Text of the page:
"Death at a Funeral" Movie Review (2010)

4/17/2010 Posted by Admin

Movie Review

"Death at a Funeral"

Directed by Neil Labute, Written by Dean Craig, 90 Minutes, Rated R

By our guest blogger, Rob Stammitti

"Death at a Funeral" is a real oddity in the modern Hollywood trend of remaking foreign films. For one, the foreign film in question is British. Far from inaccessible. Plus, it was released just three years ago. I can't imagine it was that far out of public consciousness before previews started popping up for this American update. In fact, someone familiar with the British film (directed by Frank Oz and starring a plethora of well-known British performers) is likely to get a bit of deja vu from this film--because it's shot-for-shot, moment-for-moment, character-for-character, the exact same film, just with slightly Americanized dialogue ("house" for "flat," "$50,000" for "25,000 pounds") and a line-up of famed American comic actors (mostly African American, sans Luke Wilson and James Marsden).

Both films involve numerous wacky and darkly humorous antics revolving around the funeral of the father of two sons (here named Aaron and Ryan, played by Chris Rock and Martin Lawrence). Things go wrong from the start--the funeral home brings the wrong body in the coffin, a pretty bad omen of things to come--and as the mourners arrive, things only get worse.

For a remake, "Death" isn't bad at all. The jokes that really worked in the British film are still quite funny here, and the actors chosen for each respective role are pretty perfect counterparts. Chris Rock (also the brains behind this whole operation, producing the film and hiring former collaborator Neil Labute to direct) plays the straight man popularized by Matthew Macfadyen surprisingly well, giving one of his best performances in years, and the supporting cast, including Luke Wilson, Danny Glover, Tracy Morgan, and Zoe Saldana are really at the top of their game. In one of the strangest moves I've seen in the history of remakes, Peter Dinklage actually reprises his role from the original film. His performance is pretty much exactly the same--meaning it's one of the best of the film.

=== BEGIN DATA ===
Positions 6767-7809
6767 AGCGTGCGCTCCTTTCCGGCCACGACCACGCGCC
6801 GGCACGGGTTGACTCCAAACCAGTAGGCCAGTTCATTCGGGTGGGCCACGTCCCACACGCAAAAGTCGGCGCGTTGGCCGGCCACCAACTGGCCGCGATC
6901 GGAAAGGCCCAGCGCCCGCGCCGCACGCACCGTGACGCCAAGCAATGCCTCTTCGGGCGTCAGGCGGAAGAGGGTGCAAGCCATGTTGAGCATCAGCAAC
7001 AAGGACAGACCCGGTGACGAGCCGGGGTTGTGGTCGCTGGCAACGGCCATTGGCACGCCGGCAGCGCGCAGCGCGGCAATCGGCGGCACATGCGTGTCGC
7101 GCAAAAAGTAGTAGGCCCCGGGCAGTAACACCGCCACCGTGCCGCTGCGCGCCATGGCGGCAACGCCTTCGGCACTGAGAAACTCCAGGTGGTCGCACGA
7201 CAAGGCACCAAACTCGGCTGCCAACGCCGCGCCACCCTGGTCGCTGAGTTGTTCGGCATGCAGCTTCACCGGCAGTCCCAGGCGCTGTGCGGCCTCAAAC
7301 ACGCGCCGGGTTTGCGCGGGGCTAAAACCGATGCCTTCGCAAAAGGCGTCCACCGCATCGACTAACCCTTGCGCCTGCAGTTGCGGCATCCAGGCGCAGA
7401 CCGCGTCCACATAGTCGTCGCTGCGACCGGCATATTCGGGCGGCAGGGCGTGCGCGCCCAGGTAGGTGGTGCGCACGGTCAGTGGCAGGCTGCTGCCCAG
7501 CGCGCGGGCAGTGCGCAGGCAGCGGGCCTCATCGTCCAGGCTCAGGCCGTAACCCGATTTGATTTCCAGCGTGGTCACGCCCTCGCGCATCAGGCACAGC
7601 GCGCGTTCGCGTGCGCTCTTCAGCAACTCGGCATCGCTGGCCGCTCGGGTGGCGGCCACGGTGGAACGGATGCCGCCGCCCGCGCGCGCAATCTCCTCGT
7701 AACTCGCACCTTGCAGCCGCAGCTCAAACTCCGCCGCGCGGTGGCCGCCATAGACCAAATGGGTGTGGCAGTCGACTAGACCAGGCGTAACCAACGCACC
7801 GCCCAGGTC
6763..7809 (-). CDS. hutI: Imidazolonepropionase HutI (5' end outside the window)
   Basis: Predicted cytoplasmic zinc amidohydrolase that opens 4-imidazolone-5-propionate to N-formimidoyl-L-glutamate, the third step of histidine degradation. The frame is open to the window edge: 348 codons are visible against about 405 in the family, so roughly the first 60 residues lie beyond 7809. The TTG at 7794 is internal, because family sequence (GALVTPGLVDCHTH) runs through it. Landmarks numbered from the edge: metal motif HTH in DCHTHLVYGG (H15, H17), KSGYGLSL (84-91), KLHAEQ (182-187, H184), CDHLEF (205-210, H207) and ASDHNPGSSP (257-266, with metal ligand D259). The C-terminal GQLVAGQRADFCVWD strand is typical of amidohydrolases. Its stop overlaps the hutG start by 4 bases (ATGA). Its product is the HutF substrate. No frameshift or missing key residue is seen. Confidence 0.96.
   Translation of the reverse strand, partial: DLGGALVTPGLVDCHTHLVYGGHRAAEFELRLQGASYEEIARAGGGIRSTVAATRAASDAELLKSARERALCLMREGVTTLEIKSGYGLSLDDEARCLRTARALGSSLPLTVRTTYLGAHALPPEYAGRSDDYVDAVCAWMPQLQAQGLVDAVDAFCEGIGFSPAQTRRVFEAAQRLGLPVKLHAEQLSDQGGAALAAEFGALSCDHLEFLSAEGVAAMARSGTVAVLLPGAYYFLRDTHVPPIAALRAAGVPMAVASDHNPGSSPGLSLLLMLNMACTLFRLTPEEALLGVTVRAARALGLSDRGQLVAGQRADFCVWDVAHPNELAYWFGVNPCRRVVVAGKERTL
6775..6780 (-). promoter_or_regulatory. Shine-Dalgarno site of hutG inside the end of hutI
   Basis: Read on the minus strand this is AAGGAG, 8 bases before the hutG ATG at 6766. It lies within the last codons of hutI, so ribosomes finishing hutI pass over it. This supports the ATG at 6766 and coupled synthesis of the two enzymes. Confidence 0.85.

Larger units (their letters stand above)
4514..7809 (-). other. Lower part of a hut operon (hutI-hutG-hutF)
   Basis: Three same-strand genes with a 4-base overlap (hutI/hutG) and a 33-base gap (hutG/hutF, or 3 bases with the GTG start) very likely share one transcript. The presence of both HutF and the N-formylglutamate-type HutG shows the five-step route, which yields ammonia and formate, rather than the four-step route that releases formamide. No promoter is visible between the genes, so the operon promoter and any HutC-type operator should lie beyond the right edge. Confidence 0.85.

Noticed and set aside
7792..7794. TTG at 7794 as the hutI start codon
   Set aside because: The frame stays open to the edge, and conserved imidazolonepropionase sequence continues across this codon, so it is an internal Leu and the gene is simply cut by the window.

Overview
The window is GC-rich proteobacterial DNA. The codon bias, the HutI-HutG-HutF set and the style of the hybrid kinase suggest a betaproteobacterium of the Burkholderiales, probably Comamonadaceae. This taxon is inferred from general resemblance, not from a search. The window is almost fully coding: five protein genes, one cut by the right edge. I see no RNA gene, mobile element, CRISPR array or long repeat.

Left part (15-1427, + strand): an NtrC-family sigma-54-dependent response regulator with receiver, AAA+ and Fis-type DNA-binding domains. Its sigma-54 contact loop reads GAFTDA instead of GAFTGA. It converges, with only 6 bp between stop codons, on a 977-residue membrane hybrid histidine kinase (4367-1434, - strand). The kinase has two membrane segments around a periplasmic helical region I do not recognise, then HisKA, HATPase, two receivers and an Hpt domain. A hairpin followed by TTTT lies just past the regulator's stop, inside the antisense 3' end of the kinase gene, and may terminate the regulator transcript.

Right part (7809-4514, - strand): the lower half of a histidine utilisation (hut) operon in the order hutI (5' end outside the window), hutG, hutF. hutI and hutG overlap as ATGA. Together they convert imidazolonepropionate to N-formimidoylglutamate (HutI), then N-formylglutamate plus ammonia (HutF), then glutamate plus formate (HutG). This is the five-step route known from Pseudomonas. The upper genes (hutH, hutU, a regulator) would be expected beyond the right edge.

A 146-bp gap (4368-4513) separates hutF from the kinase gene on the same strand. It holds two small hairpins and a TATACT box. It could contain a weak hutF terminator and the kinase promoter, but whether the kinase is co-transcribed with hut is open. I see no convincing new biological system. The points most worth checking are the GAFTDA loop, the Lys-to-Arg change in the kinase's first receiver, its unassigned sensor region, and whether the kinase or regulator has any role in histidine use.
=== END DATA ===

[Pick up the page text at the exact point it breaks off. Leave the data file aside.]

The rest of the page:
Quite an odd point about the film is that it was directed by the aforementioned Neil Labute, these for his unfortunate "Wicker Man" disaster or "Lakeview Terrace," but who started his career as a downright misanthropic and devilishly funny playwright. His film "In the Company of Men," for example, involves two men (one played by Aaron Eckhart in his first film role) tricking a deaf woman into falling love with them so they can dump her just for the heck of it. So, he's familiar with far darker territory than this--he raised quite a few eyebrows when he was revealed as the helmer--but interestingly enough, his style suits the film well enough and he's ultimately given us his best film in about a decade. Shame it had to be a shot-for-shot remake of another one.

And that's what it really comes down to--the film is funny. No doubt about it. The characters and situations are just as well-done as they were in Oz's version. But it has to be asked why this film needed to be made. Does it really appeal to American audiences more than Oz's film? Do British accents turn people off so much that they'd need Tracy Morgan to say the same lines as Andy Nyman before they're willing to watch it? I don't know--I think I want to give audiences more credit than that. Labute's "Funeral" is a fine film, just as fine as Oz's, but it's quite obviously a completely pointless effort, and anyone who's already seen the British film will just be going in and seeing the exact same film again. I suppose it's worth recommending for those who aren't familiar with the 2007 film, but if you've already seen it, I'm not sure this will be worth it.

Grade: B

View the trailer for "Death at a Funeral" below. What are your thoughts?

  • Digg
  • del.icio.us
  • StumbleUpon
  • Yahoo! Buzz
  • Technorati
  • Facebook
  • TwitThis
  • MySpace
  • LinkedIn
  • Live
  • Google
  • Reddit
  • Sphinn
  • Propeller
  • Slashdot
  • Netvibes